About the Author
Joseph Rubin, CPA
, principal of www.exceltip.com
(a leading Excel Web site) is the author of the very successful books:
· F1 Get the Most out of Excel!
· F1 Get the Most out of Excel Formulas & Functions
· Financial Statements.xls Joseph Rubin
has over 27 years of financial experience in the accounting industry. He has served as CFO, Controller and has run his own CPA practice for many years. Joseph Rubin, CPA, is an independent consultant specializing in the development of applications using Microsoft Excel for the financial industry and has instructed thousands of professionals on Microsoft Excel.
Excel is of course a spreadsheet. But part of its success is that it can be used as an all-purpose "smart" table. So much so that a comprehensive text on Excel can easily span a thousand pages, if it seeks to fully explain all its capabilities. The irony about such a text is that the original use in making a financial statement can be obscured. Try reading one of those texts. While its author might be knowledgeable about Excel, how much accounting does she really know?
Rubin's book is a response to those texts. He is a practising accountant (CPA). He focuses on a reader who needs to write a real financial spreadsheet. And who probably does not care about loading an image into a cell, or making another cell a clickable hyperlink.
Thus the book has a very utilitarian feel about it. He has stripped down Excel, to explain only what you might plausibly need. This also makes the book far quicker to read, if you are time constrained. Perhaps the best thing about this book is that it is not really a computer book. (In the sense described above.)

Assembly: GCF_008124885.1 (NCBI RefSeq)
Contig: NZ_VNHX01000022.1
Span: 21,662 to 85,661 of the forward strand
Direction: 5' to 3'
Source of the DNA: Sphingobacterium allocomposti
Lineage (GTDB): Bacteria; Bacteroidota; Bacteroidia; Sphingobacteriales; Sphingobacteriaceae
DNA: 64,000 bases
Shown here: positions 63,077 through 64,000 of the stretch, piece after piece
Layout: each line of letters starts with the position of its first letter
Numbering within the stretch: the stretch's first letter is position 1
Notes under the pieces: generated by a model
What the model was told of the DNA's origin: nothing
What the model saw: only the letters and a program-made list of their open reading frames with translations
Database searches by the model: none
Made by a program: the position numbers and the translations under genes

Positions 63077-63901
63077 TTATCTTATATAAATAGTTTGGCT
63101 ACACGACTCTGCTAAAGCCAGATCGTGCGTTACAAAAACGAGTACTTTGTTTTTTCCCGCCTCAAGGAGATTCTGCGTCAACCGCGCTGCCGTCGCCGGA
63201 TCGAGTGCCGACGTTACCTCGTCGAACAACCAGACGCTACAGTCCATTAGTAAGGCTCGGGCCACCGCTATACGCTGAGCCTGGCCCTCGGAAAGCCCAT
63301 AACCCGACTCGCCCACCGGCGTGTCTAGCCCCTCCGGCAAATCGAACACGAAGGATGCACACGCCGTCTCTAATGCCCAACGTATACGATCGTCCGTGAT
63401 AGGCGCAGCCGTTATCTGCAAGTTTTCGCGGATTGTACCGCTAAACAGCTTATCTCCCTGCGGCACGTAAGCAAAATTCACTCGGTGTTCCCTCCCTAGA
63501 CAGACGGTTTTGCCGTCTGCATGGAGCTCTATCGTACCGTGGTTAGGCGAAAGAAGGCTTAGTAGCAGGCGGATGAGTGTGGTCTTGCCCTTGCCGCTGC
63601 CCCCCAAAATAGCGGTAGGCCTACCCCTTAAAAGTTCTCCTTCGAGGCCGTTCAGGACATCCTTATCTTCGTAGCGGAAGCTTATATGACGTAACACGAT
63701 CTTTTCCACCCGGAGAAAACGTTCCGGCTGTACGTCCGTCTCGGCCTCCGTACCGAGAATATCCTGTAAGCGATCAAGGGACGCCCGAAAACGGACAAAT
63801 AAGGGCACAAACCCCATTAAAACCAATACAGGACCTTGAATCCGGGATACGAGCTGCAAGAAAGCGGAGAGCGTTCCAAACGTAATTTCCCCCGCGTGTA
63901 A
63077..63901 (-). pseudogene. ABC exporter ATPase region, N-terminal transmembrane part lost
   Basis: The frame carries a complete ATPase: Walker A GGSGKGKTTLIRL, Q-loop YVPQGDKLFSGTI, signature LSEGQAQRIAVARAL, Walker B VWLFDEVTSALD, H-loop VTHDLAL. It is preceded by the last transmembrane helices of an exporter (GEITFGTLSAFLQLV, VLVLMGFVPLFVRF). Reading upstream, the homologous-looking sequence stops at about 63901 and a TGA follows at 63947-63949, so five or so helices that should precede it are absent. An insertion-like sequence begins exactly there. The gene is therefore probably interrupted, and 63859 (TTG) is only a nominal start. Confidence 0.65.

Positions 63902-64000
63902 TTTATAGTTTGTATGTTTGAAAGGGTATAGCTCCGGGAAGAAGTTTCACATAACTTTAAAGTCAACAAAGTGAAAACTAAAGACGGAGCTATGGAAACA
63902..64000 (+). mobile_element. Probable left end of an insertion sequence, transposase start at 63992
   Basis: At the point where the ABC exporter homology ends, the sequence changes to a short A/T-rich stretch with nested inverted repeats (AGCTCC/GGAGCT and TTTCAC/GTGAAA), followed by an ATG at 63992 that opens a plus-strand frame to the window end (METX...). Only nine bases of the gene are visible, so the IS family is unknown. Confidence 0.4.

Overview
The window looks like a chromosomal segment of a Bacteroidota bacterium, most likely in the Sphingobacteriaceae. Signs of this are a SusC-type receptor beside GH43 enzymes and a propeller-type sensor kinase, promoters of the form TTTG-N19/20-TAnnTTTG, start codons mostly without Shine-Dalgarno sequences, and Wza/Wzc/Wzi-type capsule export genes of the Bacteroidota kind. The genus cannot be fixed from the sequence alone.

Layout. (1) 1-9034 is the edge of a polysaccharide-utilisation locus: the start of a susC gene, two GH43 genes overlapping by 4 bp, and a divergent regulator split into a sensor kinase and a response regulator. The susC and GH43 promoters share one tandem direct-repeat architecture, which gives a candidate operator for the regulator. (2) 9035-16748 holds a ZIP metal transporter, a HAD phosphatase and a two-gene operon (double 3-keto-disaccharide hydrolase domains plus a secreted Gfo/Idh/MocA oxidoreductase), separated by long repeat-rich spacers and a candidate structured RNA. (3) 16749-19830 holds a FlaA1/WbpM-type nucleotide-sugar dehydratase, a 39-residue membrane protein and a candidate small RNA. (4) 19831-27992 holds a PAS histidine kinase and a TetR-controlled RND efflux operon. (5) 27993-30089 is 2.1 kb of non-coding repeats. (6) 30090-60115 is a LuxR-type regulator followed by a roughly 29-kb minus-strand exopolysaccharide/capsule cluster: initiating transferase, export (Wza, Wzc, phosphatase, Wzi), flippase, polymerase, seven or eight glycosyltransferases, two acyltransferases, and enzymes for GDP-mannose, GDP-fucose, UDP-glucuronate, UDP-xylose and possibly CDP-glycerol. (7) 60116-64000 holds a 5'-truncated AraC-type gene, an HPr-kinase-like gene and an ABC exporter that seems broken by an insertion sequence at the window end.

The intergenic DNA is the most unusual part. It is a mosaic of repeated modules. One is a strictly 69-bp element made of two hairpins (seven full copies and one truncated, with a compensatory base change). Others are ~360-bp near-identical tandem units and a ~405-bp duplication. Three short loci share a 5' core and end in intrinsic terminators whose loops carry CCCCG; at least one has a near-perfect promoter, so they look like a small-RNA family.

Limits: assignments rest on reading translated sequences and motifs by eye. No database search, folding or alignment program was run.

I recently received a review copy of Joseph Rubin's book Financial Statements.xls - A Step-By-Step Guide To Creating Financial Statements Using Microsoft Excel. While it's has good material, it's probably best for a specific niche audience...
Chapter List: Introducing Financial Statements.xls Worksheets; Adjusting the Trial Balance; Updating the Trial Balances Data Worksheet; Balance Sheet; Income Statement; Cash Flow; Notes; Customizing the Financial Statements.xls Workbook and Presenting Information; Protecting Financial Data; Printing and Mailing Financial Statement Reports; Balance Sheet Five-Year Comparison Reports; Income Statement Five-Year and Quarterly Comparison Reports; Analyzing Financial Statements Using PivotTable and PivotChart Reports; Analyzing Financial Statements and Calculating the Ratio Analysis; Analyzing Profit Centers; Index
I've read other books by Mr. Rubin on Excel, and his style is pretty spartan. It's a "do this, do this, and do this" without a lot of background or explanation as to what's going on behind the scenes. This book is probably even more so in that style. There's a CD that contains much of the material presented in the book, so you have a starting point. He then takes you through the steps necessary to modify and add to the spreadsheets to produce your own financial statements. You won't get a lot of handholding, so if you don't understand something, you may have to keep banging your head against the wall to figure it out.
As I mentioned in the opening, this book doesn't appear to be for everyone. After going through the material, I'd feel comfortable giving it to an intermediate to advanced Excel power user who understands accounting. S/he'll have to be comfortable with financial terms and concepts, as well as entering VBA macro code for some of the features. Your typical computer geek might understand the Excel stuff but would be totally lost on the accounting. An accountant who is not comfortable with Excel will be lost and frustrated in short order. If you're the right mix of skills and this is a subject that is near and dear to your heart however, you may have found a book that will be of value to you...